Why We Form Societies: It’s Our Big Babies

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Newborns may seem tiny to their adoring moms and dads, but most other primate parents would disagree. According to Jeremy DeSilva, an anthropologist at Boston University, human babies weigh about 6% of what their mothers weigh, while other primate babies barely tip the scales at about 3% of their mothers’ weights. But according to a new study published by DeSilva in PNAS, our robust infants may have some something to do with how we came together as a society.

Not only are our babies bigger, they also have larger heads and fewer motor skills. On the whole, they are harder to carry around and more in need of being carried. (More on Time.com: Is There Any Biology Behind Our Political Affiliations?)

“The whole expression that it takes a village is in part rooted in the fact that we have really big infants that are pretty helpless,” DeSilva told NPR. “If we wanted to get anything done, we have to hand them off.”

DeSilva wanted to see if human ancestors also gave birth to large offspring, so he calculated the size range of infants born to Australopithecus — a species that predates modern humans by millions of years. One problem: there weren’t any fossils of newborn Australopithecus around to study. So, as NPR reported, DeSilva had to devise a way to calculate their size:

DeSilva came up with a clever way around that problem. It’s a two-step process: First, you use adult skulls to estimate the newborn’s skull size. That can be done very accurately for all primates, and DeSilva was able to analyze a dozen Australopithecus skulls.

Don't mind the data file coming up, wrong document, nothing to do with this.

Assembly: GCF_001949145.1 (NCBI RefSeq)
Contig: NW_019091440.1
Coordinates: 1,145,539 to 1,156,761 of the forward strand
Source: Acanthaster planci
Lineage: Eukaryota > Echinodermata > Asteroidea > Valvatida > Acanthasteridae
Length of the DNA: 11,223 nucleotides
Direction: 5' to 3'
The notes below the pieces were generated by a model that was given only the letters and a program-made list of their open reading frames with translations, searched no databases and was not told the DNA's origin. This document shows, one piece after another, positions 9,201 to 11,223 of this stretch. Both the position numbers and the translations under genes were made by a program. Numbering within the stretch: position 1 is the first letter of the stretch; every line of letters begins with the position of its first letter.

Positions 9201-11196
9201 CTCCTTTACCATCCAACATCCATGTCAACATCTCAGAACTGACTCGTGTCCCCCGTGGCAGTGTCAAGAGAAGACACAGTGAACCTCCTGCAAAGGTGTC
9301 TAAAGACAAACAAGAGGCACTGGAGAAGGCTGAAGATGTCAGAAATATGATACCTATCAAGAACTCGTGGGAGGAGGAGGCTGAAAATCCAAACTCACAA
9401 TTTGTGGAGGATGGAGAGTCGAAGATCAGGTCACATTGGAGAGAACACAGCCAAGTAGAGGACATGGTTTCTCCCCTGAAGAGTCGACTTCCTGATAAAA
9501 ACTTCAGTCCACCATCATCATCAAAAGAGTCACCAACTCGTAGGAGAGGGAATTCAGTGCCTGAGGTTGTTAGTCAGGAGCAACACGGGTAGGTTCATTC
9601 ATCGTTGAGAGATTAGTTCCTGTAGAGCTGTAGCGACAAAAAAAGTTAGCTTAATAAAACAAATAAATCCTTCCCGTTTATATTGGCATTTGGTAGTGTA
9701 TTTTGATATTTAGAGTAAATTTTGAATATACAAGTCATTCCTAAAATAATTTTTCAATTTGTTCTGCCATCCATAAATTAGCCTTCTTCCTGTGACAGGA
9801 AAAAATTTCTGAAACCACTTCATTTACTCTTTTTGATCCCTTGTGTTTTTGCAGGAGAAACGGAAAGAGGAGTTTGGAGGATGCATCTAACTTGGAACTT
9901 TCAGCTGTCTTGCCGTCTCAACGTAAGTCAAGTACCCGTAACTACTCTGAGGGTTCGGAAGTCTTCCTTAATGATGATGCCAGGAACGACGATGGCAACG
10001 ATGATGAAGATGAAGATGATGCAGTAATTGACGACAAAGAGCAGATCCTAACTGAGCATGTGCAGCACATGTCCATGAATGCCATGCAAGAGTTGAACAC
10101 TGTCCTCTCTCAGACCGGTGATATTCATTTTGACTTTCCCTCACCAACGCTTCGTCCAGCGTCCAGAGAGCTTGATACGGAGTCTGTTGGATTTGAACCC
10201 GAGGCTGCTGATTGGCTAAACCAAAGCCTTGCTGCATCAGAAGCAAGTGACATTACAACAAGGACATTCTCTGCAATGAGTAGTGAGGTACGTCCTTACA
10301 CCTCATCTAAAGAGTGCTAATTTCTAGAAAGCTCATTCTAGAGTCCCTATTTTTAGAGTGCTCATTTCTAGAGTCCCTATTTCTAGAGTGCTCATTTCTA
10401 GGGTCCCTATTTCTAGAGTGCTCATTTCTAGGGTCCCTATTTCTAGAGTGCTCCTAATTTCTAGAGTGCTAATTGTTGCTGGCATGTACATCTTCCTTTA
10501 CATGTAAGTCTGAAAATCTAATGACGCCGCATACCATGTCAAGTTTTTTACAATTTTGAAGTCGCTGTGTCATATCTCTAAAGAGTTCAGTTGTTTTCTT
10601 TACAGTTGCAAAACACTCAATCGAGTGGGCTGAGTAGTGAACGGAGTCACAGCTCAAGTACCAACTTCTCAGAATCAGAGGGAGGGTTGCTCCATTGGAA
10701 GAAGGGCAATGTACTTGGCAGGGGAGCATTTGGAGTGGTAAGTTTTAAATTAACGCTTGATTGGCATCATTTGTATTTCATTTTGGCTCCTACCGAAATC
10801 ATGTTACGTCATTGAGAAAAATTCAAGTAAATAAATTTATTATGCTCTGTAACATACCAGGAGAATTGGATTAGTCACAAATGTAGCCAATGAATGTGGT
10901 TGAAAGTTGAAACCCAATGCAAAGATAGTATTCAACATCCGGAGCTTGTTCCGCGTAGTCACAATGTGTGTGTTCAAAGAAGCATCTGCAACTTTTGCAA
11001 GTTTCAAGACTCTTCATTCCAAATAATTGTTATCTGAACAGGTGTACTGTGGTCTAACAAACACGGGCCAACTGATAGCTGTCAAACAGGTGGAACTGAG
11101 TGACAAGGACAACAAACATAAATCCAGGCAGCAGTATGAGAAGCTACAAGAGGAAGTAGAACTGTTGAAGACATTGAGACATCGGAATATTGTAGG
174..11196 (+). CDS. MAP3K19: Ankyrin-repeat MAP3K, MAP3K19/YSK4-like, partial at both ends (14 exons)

“So once you have the size of the head, there is what researchers have called ‘the 12 percent rule,’” he says. The 12 percent rule says that the brain represents 12 percent of the total body weight. “It’s not exactly 12 percent; in fact in the apes it tends to be more like 10 percent.”

Even with that margin of error, DeSilva says, it was clear that the birth weight of Australopithecus infants was much closer to the 6 percent of modern humans than the 3 percent of apes.

He found that these ancient precursors to our own hefty, gurgling young were also closer to 6% of their mothers’ size than they were to the 3% seen in other primate babies. (More on Time.com: The Rich Are Different: More Money, Less Empathy)

While other primate species certainly engage in communal rearing of offspring, DeSilva theorizes that the stable, fixed nature of human communities — even nomadic communities camp for periods of time — allowed one group to take care of the not-exactly-portable infants while another hunted, gathered or cultivated the earth. In this way, our big babies may have helped to anchor our ancestors’ nomadic spirits and created the communities we now see as central to our humanity.  It’s an interesting thought, even if it’s countered somewhat by the boom in baby strollers.

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